Bottom Line: The technique was evaluated by measurement of the expression of a viral enhanced green fluorescent protein transgene in transduced cells, and by analysis of viral RNA in retroviral supernatant.The transduction of FLS increased from approximately 15% with unconcentrated supernatant, to nearly 50% using concentrated supernatant.This protocol will be useful for investigators with applications that require efficient, stable, high level transgene expression in primary FLS.

View Article: PubMed Central - PubMed

Affiliation: Department of Internal Medicine, University of Michigan Medical School, Ann Arbor 48109-0640, USA.

ABSTRACT
We are developing retroviral-mediated gene transfer to human fibroblast-like synovial cells (FLS) as one approach to characterizing genetic pathways involved in synoviocyte pathophysiology. Prior work has suggested that FLS are relatively refractory to infection by Moloney murine leukemia virus based vectors. To determine if viral titer influenced the transduction efficiency of FLS, we optimized a rapid, efficient, and inexpensive centrifugation method to concentrate recombinant retroviral supernatant. The technique was evaluated by measurement of the expression of a viral enhanced green fluorescent protein transgene in transduced cells, and by analysis of viral RNA in retroviral supernatant. Concentration (100-fold) was achieved by centrifugation of viral supernatant for four hours, with 100% recovery of viral particles. The transduction of FLS increased from approximately 15% with unconcentrated supernatant, to nearly 50% using concentrated supernatant. This protocol will be useful for investigators with applications that require efficient, stable, high level transgene expression in primary FLS.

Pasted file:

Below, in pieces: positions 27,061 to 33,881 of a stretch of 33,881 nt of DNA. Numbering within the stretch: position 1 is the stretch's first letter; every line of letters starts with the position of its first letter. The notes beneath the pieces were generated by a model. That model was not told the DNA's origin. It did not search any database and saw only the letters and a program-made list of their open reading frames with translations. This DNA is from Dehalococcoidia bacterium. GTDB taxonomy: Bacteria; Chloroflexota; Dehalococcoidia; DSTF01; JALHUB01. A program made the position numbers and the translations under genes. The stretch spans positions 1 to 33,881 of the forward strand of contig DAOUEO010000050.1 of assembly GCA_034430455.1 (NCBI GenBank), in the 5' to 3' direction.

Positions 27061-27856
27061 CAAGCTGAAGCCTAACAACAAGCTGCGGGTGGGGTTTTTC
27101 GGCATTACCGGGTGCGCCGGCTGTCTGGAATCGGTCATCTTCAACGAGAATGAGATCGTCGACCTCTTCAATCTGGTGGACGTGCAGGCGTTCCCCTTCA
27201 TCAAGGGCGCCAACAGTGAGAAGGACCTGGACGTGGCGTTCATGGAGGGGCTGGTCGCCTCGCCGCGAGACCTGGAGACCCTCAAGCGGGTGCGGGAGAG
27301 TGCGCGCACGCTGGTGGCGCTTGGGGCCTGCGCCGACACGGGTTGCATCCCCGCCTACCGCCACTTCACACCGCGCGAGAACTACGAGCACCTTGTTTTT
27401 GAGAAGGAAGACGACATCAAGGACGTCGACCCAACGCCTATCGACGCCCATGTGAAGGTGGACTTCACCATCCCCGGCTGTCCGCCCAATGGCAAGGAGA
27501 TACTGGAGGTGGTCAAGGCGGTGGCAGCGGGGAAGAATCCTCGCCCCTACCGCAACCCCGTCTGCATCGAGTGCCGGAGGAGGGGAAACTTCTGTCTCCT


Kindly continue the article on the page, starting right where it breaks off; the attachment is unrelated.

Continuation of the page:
Show MeSH
Related in: MedlinePlus